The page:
WIX has a compelling story that talks the talk; but do the number walk the walk? Let's have a look
|Gross Profit Margin||79%||84%||84%||83%||82%|
On the surface, things seem normal. Revenue has healthy growth:
The fact that they can sustain a growth rate of over 40% should not be taken lightly.
There does seem to be a hicup in Gross Profit:
You can see on the graph that the Gross Profit Margin took a nosedive this past year. This is a representation of the expanding gap between Revenue and Gross Profit.
The cause of this is the dramatic acceleration in Cost of Revenues (COGS) as you can see here:
It could be easy to dismiss this as a one-off phenomenon. I was inclined to do so, espeicially since COGS are very sporatic while their revneues are growing consitently (revenue growth has a standard deviation of 1.8 while COGS growth has a standard deviation of 21), indicating that revenues will continue to grow steadily while COGS will come back to Earth just as quickly as they shot up.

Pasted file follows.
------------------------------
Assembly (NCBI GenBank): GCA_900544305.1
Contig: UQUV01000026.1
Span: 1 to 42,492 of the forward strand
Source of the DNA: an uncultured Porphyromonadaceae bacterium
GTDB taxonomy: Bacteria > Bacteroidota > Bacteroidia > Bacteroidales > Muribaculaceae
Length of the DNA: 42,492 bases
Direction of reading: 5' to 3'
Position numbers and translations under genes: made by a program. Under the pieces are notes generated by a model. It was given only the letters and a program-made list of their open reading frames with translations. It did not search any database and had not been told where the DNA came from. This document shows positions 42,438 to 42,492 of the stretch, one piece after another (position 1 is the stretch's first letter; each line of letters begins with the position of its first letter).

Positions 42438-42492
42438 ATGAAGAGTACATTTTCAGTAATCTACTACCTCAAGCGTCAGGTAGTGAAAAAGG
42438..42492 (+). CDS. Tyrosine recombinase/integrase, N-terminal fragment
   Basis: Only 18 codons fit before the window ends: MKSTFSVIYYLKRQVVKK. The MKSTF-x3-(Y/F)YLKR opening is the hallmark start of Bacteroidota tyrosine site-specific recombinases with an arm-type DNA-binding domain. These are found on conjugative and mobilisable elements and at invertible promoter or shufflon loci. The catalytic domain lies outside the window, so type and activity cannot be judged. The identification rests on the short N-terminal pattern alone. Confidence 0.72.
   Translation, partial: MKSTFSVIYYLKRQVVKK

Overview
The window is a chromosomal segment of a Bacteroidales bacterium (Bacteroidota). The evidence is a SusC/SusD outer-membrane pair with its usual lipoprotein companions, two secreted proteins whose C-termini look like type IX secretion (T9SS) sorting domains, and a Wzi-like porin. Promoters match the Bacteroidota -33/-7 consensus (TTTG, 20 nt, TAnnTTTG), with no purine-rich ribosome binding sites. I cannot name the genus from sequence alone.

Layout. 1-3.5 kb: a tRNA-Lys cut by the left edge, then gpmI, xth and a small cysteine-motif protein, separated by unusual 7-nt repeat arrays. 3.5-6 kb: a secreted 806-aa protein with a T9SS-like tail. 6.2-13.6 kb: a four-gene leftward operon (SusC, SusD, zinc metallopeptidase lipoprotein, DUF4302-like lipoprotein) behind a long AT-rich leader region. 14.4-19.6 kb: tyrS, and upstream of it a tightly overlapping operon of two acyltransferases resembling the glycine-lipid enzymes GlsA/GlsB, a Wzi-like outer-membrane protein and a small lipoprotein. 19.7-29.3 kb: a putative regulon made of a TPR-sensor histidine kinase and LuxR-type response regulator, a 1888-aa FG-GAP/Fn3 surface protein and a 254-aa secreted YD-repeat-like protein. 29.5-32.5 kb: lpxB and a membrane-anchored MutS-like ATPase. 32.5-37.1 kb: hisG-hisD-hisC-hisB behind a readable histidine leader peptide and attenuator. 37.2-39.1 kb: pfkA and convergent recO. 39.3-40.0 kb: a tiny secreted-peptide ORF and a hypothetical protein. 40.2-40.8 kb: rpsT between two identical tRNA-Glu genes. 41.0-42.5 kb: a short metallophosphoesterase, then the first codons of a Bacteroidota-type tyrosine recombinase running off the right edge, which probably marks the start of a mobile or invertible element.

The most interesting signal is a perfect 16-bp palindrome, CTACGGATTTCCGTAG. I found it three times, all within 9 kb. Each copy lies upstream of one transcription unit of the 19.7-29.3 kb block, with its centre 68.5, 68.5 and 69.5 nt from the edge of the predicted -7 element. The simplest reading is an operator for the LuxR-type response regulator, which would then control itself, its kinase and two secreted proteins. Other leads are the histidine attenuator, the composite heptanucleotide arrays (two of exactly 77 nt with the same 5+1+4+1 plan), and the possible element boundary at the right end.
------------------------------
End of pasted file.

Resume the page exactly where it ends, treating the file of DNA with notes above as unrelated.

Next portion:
But the company descirbed this increase in their annual report and said as follows:
"Cost of revenues consists primarily of costs directly associated with the provision of services, namely, bandwidth and hosting costs for our platform, customer support software solutions and related call center costs along with domain name registration costs. Cost of revenues also consists of personnel and the related overhead costs, including share-based compensation. We expect our cost of revenues to increase with the increase in the number of registered users and due to our sale of Google’s G-Suite application, which will consequently increase our cost of revenue as a percentage of revenues."
Notice how they state that they expect COGS to increase as a percentage of revnues as they continue to grow. This means that the drop in Gross Profit is not a one off event, but is expected to be a growing trend in the company's financials.
But I wouldn't be too concerned about this for 2 reasons:
- This is the cost of doing business. WIX is still a growing company and growth has costs. Indeed, if increaseing costs means providing a great product line and recurring revneues, then keep at it. As they mature, these costs will need to be managed better. But for now, it is something I would be willing to tollerate as an investor.